I knew she was technically full-term. I knew everything would most likely be fine. But this was not my plan. Needless to say, I put on a smile and prepared to meet my daughter. Three weeks early.

Early Induction

The next 24 hours were spent receiving FOUR doses of Cytotec to try and soften and dilate my cervix. It was THE WORST. You had to lie still for two hours to let the medicine work its magic, all while having contractions and having to pee constantly because hello… you’re pregnant. Finally, the next day, at around 3 p.m., my cervix was soft enough to start me on Pitocin. Now, up until this moment, my contractions were painful but manageable.

I was still on track to deliver naturally. I was praying the Pitocin would speed things up. Due to my high BP, I wasn’t allowed to get out of my bed (didn’t these nurses read my damn birth plan?), but finally, I convinced one of them to let me just sit and roll on my birthing ball for a bit. I knew if I let gravity do its job, it would help. What do you know, I was right.

dad in hospital gear
Courtesy of Mari Ebert

After an hour of rolling on the birthing ball, I went to the bathroom, saw my mucus plug (thank you Jesus), and when I got back in bed, I felt a huge gush of fluid pour out of me. Gravity sure as hell did its job. It broke my water!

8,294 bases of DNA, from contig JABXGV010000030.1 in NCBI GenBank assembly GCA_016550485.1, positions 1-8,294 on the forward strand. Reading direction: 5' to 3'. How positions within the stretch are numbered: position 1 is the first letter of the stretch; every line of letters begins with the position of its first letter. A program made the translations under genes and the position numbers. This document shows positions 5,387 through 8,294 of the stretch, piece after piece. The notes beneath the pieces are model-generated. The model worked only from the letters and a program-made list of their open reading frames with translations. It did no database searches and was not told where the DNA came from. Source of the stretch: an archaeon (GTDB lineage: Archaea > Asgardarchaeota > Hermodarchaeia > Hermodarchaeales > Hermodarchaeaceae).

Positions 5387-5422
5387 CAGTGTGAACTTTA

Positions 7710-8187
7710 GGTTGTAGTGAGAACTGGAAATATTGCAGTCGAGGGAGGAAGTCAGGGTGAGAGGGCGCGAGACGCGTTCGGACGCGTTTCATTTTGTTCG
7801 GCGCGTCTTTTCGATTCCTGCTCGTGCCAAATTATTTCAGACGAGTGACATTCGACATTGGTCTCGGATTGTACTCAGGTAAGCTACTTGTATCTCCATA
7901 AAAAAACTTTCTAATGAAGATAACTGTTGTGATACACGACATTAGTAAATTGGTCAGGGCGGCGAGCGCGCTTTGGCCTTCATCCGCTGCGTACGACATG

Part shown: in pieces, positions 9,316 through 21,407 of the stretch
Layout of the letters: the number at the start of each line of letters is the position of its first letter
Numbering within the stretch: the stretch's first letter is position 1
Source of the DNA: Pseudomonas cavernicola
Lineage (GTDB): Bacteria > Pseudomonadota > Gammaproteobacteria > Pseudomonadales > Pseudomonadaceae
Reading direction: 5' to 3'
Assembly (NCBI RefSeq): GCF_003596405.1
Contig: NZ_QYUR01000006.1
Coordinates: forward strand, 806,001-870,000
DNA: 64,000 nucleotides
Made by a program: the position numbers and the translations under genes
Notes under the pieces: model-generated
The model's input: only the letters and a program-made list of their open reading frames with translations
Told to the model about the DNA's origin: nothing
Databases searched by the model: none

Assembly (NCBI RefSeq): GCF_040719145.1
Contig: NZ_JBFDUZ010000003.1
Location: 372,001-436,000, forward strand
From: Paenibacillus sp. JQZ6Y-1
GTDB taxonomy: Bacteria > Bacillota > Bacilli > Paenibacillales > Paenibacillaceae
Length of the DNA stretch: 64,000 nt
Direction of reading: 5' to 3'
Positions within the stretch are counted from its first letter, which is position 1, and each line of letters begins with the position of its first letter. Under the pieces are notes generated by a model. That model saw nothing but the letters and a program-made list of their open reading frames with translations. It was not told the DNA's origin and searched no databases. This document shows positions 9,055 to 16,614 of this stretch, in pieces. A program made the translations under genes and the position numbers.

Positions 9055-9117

This is where it starts to get a little fuzzy to me, and guys, this is where SH*T GETS REAL.

Nobody told me when you have Pitocin, it takes your little sweet baby contractions and turns them into full blown head-turning, exorcist-style, DEMON contractions. Not to mention, without cushy water for baby to float around in, it makes it even more excruciating. My pain went from a 5 to a 10 in a matter of minutes, and my contractions started coming every 30 seconds to a minute. There was no break. I thought I was going to die.

All those hypnobirthing techniques I learned and practiced were freaking bullsh*t, and any woman who chose to put themselves through this pain voluntarily was bat-sh*t crazy. At least, that’s what I told myself at the time. (In reality, anyone reading this who’s given birth with no drugs is MY ULTIMATE HERO. No really, you are a goddess, and I bow down to you.)